Never Judge A Reader By The Cover

We’re not supposed to like reading.
We’re not supposed to like writing.
We appear to be big, dumb jocks.
We look somewhat scary.
We act somewhat scary.
We get tagged as Neanderthals.
From our look, we are
supposed to like certain things,
do certain things,
and act a particular way.
Because of the way we look,
we are judged at first glance,
judged to a stereotype.

As a kid, I was a husky, could-not-sit-still introvert, slow-developing reader of a boy. Without a tremendous amount of help and patience from the adults in my young academic life, I may never have grown up a reader. I liked the library, though. I liked to graze the shelves looking at the book spines, book covers and flipping through the pictures. I am a more accomplished reader now, but
roaming and searching the book stacks is still a favorite activity of mine.

One of the earliest memories of being completely, totally PO’d in life was when I was about six or seven and my onerous older brother told the librarian I  lied and didn’t read all of the four or five books (a major accomplishment for me at the time) I’d listed on my summer reading program sheet. I remember the sheet vividly, it had a drawing of a genie riding a magic carpet on the top and blank lines for what seems like 50 books. I was so proud of the first several lines of that sheet being filled in. I was a reader.

I will never forget the look the librarian gave me when she thought I had cheated and handed me back my sheet. She jumped to the conclusion this big, little kid standing on the other side of her desk was a cheater, not a reader. I was so embarrassed and so mad as my first real reading success melted right before my eyes, I crumpled into a ball on the library floor and had to be dragged out wailing and screaming.

I would like to offer an invitation to everyone who has ever swum upstream against the current of stereotype. An invitation to celebrate a love of books and literature despite how we look or act, especially those of us “Neanderthals” who like to read middle-grade literature.

I fall into the category of dumb jock stereotype. I guess a big, football lineman-type, sport-crazy athlete, and coach, with a somewhat scary visage that often makes little kids cry, cannot also be an intellectually driven, reader and writer of literature. People look at people like me and naturally think, “He’s a Neanderthal.”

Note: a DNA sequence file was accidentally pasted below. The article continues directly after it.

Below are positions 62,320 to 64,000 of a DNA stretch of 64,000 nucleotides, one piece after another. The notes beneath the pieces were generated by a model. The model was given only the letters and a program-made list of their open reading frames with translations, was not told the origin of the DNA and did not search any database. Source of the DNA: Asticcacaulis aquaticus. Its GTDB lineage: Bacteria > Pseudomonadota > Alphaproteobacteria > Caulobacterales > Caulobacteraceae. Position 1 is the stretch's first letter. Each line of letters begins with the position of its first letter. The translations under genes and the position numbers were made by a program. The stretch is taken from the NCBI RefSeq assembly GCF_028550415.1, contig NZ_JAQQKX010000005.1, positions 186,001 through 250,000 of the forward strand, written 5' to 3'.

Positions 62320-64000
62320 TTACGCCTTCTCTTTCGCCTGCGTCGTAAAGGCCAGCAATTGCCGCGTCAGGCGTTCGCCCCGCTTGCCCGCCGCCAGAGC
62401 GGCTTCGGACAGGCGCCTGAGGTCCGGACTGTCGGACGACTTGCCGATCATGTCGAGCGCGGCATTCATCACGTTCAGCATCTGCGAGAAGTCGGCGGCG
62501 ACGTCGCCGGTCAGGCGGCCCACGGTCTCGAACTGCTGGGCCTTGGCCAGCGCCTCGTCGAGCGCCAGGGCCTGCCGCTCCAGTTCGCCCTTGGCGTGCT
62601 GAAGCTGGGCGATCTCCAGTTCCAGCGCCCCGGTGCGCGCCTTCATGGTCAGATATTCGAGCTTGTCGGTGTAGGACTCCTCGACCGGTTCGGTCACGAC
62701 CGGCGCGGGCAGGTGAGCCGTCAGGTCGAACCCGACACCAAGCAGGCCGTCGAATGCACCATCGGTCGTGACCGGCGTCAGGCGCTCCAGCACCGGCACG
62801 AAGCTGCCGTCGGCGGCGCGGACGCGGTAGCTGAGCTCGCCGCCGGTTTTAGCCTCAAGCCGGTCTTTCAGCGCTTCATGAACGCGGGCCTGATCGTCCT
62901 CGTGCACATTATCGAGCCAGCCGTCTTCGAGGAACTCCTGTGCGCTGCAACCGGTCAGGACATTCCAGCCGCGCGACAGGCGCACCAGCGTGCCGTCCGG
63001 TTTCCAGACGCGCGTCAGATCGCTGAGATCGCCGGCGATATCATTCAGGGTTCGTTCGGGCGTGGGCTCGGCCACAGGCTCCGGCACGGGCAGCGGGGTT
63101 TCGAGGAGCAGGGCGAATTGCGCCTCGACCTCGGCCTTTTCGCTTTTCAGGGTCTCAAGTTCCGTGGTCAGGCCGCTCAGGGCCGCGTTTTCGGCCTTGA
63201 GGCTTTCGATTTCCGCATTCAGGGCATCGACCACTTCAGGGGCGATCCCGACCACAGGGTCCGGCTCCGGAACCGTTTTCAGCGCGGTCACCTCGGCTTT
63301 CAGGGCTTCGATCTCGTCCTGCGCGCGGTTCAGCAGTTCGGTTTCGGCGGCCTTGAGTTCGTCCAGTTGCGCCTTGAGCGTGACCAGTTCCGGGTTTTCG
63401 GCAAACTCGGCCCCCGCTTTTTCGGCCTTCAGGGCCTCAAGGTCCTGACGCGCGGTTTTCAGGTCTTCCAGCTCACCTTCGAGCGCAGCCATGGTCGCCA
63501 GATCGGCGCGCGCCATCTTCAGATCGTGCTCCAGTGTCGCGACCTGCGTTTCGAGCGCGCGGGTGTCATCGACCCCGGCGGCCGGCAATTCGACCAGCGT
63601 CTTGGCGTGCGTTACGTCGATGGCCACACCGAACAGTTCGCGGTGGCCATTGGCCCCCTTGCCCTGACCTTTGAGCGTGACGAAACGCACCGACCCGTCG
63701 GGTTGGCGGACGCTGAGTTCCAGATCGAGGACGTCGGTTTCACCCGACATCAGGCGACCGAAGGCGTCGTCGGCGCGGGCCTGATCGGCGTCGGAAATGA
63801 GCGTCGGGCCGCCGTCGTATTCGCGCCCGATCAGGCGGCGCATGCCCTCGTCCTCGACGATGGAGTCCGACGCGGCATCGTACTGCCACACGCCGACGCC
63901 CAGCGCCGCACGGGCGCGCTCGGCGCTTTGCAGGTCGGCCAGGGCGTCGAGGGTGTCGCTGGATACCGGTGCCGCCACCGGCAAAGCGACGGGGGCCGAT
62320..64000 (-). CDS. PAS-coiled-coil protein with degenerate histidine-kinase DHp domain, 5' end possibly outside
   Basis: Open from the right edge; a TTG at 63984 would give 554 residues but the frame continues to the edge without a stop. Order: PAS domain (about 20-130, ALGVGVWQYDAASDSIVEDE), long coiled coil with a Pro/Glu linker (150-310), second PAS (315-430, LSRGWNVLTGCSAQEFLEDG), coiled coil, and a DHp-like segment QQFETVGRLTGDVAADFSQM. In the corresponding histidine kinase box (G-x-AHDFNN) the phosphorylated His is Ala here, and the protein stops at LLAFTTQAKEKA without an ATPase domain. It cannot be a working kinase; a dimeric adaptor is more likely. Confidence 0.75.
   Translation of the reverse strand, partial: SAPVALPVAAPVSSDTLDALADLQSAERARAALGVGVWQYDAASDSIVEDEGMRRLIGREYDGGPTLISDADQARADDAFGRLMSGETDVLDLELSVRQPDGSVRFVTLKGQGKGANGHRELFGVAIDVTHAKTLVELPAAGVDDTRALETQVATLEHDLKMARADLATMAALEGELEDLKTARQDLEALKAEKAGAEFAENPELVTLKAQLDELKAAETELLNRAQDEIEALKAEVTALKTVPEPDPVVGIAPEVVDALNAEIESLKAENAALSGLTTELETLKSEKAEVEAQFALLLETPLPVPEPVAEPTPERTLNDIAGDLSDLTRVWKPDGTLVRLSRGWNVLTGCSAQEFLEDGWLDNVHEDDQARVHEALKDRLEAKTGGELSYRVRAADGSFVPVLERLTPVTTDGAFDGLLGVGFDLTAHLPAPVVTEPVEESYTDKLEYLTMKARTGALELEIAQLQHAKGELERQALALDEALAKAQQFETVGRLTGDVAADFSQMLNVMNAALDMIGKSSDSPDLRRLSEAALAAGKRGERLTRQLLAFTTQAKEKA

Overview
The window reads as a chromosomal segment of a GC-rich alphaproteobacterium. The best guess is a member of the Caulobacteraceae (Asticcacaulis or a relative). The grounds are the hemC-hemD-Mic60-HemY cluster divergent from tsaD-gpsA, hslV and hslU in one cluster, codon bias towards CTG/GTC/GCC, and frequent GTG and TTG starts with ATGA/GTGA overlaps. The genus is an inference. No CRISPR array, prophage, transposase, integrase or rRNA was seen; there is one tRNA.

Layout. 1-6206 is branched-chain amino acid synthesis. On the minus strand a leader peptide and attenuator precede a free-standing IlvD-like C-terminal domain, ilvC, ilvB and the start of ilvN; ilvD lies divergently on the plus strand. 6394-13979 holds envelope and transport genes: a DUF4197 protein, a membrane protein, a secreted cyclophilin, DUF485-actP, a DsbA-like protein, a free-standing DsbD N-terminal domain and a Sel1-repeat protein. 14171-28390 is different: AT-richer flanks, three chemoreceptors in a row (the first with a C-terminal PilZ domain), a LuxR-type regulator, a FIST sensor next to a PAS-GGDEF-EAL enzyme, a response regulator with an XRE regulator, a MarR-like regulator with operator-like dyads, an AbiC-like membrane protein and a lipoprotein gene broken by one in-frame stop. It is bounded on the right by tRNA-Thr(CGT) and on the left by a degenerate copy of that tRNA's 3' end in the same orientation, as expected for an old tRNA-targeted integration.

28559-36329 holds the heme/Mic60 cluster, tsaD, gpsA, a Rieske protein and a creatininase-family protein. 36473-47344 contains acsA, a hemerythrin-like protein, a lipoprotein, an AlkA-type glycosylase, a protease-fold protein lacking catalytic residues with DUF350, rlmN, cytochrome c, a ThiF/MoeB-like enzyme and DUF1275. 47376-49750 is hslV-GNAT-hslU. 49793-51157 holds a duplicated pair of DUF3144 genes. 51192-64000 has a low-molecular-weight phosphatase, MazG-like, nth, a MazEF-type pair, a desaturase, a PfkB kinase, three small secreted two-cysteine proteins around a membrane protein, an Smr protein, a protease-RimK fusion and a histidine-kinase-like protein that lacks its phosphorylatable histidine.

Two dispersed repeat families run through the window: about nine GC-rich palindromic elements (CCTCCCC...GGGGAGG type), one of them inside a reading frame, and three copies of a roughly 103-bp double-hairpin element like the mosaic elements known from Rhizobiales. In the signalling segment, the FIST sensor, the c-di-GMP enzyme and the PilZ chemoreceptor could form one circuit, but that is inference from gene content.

• Maybe it’s the truck driver looks? (Which, by the way, was the Hollywood descriptor of my extras casting photo when I was given a part as an extra in a movie back in my college days.)
  • Maybe it’s the occasional ranting and raving?
  • Maybe it’s the Kansas twang of my dialect or the silent “g” in “-ing”?
  • Maybe it’s the smile or the scowl which split time on my face?

To celebrate the fight against this stereotype, I invite you to join me in a little Twitter fun and Tweet what you are currently reading. Inspired by one of my favorite comic book heroes, The Incredible Hulk, I celebrate reading and literature every Wednesday by tweeting the book(s) I am currently reading under the hashtag, #MeReadBook. If there is also an audio-book in the mix, that title is tweeted under the hashtag, #MeHearBook.

Celebrate reading and celebrate readers—whatever they look or sound like.

Above all else, pass the word.

Never judge a book (or a reader) by the cover.

Major Writers of America pic

Mike Hays on Facebook
Mike Hays
Mike Hays has worked hard from a young age to be a well-rounded individual. A well-rounded sports enthusiasts, that is. If they keep a score, he’ll either watch it, play it, or coach it. A molecular microbiologist by day, middle-grade author, sports coach, and general good citizen by night, he blogs about sports related topics at and writer stuff at He can often be found roaming the Twitter-sphere under the guise of @coachhays64.
  1. YES! Reading in any and all forms is the ultimate form of bonding with your child spiritually and linguistically.

  2. I hate for your brother. I hope you never, ever forgave him because what he did was unforgivable. Okay, maybe it’s all right to forgive him now, but only if you don’t hurt when you tell that story. Thanks for passing the word and for sharing your story here.

    • Rosi – I probably forgave him ten minutes after getting home from the library that day when I needed somebody to play baseball with.

      Best news of all is he actually became a reader himself when he was in his 20’s. More evidence there is hope for everybody to enjoy the gift of reading.

      Thank you for reading this post.